Submitted to: Agricultural Experiment Station Publication
Publication Type: Experiment Station
Publication Acceptance Date: 6/1/2011
Publication Date: 6/15/2011
Citation: McClung, A.M., Bryant, R.J., Jackson, A.K., Yan, W., Fjellstrom, R.G. 2011. Variation in rice silica content and its use as an industrial feedstock. Texas Rice Special Section Highlighting Research in 2011. p. XI-XII. Interpretive Summary:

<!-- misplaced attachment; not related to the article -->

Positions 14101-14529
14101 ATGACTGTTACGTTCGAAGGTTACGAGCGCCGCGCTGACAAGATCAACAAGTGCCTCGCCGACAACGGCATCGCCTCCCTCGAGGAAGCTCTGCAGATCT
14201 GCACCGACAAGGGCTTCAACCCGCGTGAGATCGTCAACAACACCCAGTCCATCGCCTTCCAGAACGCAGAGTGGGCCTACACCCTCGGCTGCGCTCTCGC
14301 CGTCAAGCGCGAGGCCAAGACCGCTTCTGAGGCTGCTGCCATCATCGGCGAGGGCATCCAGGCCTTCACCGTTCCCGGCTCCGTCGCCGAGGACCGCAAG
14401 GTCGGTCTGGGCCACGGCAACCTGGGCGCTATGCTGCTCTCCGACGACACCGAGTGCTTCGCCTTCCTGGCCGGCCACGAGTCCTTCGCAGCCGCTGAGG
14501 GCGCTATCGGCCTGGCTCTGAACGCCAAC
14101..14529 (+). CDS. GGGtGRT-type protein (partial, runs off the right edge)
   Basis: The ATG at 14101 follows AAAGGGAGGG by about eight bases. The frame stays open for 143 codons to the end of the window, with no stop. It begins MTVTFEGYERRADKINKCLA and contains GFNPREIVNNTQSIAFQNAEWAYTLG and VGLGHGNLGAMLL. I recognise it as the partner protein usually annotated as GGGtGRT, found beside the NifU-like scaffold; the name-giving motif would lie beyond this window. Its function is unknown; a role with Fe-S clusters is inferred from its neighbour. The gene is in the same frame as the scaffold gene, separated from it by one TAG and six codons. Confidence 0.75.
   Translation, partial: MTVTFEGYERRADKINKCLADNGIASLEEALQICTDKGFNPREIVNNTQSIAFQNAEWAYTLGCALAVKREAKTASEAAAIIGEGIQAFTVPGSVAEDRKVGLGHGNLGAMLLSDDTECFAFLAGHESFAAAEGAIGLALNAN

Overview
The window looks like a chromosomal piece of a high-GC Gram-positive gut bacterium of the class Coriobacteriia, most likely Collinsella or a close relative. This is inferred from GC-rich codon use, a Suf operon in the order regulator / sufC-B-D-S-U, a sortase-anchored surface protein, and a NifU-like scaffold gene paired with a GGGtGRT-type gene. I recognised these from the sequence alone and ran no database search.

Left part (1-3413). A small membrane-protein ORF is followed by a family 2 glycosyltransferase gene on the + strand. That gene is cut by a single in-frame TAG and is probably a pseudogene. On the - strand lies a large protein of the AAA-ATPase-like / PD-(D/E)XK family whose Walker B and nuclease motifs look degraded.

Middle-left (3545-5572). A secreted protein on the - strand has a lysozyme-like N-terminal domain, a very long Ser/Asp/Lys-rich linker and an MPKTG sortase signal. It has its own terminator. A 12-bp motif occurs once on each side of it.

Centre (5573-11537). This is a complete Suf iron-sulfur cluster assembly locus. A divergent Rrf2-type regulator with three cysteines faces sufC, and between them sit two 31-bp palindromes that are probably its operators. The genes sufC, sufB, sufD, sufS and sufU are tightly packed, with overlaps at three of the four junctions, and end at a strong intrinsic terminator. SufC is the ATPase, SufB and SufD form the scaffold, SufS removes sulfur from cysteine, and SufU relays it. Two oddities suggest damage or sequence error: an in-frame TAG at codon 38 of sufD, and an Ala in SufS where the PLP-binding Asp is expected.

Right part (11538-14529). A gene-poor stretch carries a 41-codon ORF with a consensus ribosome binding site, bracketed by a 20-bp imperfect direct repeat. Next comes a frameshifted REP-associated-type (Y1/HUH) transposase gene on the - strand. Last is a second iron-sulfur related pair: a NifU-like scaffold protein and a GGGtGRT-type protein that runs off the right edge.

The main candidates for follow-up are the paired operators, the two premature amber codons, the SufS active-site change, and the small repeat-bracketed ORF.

Technical Abstract: Rice can accumulate silicon (Si) from the soil, and although it is not an essential nutrient, it plays an important role in the growth and health of rice plants. Silica is concentrated in the hulls, which are a by-product of the milling process, and in straw which remains in the field after harvest. Some rice hulls are burned to produce steam or electricity, and the silica-rich rice hull ash is usually disposed of in landfills where it remains for years due to its chemical stability. Due to the high silicon concentration, rice hulls and ash can also be used as raw materials in the production of Si-based industrial materials with high economic value. These compounds are used in a wide variety of products including glass, ceramics, cement, pharmaceuticals, cosmetics, detergents, chemical catalysts, and as coatings for electronic and optical materials. This study was conducted to determine the genetic variability present in the USDA world collection of rice for Si content that could be used in the development of new varieties that have dual purpose for use as a food crop and as an agricultural feedstock for high value industrial products. One hundred seventy-four diverse rice accessions were characterized for hull silica concentration in trials conducted at Beaumont, TX, and Stuttgart, AR, and with 164 genome-wide DNA markers. The average silica concentration ranged two-fold among the accessions, with a mean of 200 mg g-1. Most of the accessions from Central America had a higher silica concentration, while those from the Mideast and Eastern Europe had lower silica concentrations compared to accessions from other parts of the world. Accessions from the Tropical japonica subpopulation had some of the highest Si concentrations. This is the same genepool that most of the U.S. long grain rice is developed from, suggesting it is a rich resource for modifying Si in new US rice varieties. Location effects were important, indicating the necessity of having multiple test sites for silica evaluation. Several genetic markers were identified that were linked to Si concentration in the hulls, with five of these having been verified in other studies. This research demonstrates the potential of using genomics to develop rice varieties for use as an industrial feedstock, without competing with its use as a globally important staple food.